The Dark Tower by Stephen King
Stephen King’s concluding volume of The Dark Tower series, The Dark Tower, is nothing if not surprising. Since its release, fans have squabbled over whether King hits a homerun or hits the ditch in the final volume of what has been described as his masterwork.
Without giving away the ending, I think the resolution of The Dark Tower is fantastic.
When The Dark Tower opens, Roland and his posse of gunslingers have divided their forces. Susannah/ Mia is about to give birth to a chap, an entity somehow fathered by both Roland and The Crimson King. Randall Flagg is lurking in the shadows and character/ author Stephen King is about to be run down by a van. Both a rose and the Dark Tower itself need to be saved, not to mention the universe. It’s a pretty exciting set up for a concluding novel — one that King wastes no time resolving.
Instead, the majority of The Dark Tower surprisingly leaves most of these old concerns behind to focus on a new stage in Roland’s quest to reach the Dark Tower. After six books, Roland is at last about to reach the Dark Tower. Ruthless and relentless, Roland has vowed to reach the tower for the friends and lovers that he has lost, sacrificed, and murdered. Nothing will stop him: not vampires, not gigantic worms that chase him through mountain tunnels, and certainly not a humanoid spider. If any of his friends die, will Roland stop to mourn for them? Probably not.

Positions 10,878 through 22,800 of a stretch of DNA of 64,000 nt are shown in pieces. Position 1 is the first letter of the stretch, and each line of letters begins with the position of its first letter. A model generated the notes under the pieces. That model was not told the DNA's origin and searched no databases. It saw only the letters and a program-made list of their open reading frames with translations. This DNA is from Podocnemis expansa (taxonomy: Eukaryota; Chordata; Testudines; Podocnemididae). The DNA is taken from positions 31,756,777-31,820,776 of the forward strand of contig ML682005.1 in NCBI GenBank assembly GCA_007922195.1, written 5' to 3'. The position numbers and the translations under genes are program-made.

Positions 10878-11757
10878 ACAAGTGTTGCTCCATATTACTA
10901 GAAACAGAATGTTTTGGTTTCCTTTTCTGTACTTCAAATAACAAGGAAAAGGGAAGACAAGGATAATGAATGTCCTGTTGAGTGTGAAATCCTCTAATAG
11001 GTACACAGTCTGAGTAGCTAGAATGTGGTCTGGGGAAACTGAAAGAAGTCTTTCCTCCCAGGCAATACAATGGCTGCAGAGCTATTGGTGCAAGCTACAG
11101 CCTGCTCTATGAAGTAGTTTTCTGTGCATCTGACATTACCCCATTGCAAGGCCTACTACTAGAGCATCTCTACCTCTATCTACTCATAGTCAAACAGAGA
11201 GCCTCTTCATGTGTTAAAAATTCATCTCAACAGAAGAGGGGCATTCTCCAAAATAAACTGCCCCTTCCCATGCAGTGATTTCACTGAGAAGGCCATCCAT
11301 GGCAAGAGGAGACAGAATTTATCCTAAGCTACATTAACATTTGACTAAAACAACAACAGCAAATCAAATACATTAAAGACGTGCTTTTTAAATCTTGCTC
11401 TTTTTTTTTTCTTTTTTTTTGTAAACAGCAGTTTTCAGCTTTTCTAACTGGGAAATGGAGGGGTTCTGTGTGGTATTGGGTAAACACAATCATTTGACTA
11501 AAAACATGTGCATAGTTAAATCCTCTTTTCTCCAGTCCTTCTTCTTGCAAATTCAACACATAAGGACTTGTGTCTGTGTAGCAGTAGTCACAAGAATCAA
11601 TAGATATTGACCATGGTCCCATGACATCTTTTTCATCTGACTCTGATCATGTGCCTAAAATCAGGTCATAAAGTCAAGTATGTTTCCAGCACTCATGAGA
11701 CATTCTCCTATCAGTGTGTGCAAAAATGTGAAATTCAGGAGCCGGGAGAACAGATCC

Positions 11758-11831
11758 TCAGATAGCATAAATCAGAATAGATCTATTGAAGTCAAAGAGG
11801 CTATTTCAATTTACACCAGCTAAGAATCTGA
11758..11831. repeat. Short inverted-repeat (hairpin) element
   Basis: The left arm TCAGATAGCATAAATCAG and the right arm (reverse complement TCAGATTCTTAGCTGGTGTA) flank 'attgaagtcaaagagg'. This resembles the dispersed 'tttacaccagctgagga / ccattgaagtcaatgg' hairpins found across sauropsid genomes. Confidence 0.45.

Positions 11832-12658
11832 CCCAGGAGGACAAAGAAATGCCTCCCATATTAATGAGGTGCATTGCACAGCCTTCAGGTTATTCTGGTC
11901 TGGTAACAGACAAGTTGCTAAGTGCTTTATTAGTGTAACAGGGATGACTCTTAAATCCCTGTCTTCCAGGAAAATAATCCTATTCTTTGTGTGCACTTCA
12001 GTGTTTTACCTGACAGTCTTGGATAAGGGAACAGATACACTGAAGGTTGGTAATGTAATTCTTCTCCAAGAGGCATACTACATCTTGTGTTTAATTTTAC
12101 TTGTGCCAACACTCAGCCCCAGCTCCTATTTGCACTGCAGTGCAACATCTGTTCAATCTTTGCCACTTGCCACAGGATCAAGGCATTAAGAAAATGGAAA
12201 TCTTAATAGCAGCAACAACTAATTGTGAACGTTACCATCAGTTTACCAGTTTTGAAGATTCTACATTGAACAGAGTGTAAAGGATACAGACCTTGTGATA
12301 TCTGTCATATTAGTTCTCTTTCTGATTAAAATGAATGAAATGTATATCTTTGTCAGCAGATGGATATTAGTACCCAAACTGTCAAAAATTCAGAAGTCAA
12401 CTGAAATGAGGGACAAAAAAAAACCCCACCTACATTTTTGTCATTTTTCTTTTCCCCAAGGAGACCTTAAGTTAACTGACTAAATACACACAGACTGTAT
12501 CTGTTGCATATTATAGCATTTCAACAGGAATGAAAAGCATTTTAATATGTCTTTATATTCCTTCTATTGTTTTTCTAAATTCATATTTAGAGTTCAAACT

Like us, Roland is intent on reaching the Dark Tower.
However, what will it mean to finish this quest? What makes The Dark Tower novels impressive is the romance that King has lent to Roland’s quest. Only the broadest details of what the Dark Tower is have been given. Instead, King has built his Dark Tower almost entirely out of allusions and recollections. Readers, like Roland, simply trust that the destination will justify the journey.
Not necessarily for this series, but in general I’ve found many of King’s books to have a somewhat weak ending, but I think that is due to his stories being so intense that it’s like a sudden jolt; the momentum reaches such a break-neck speed, that the stop can’t help but be too jarring to accept.
To be honest, some of King’s endings remind me of Lassie. So many characters have this sudden and conveniently inexplicable sixth sense — the Lassie sense, if you will — that if they visit a well, the villain will implode. The Lassie sense is at work at the end of the Dark Tower, too, but the very end of the book is quite good.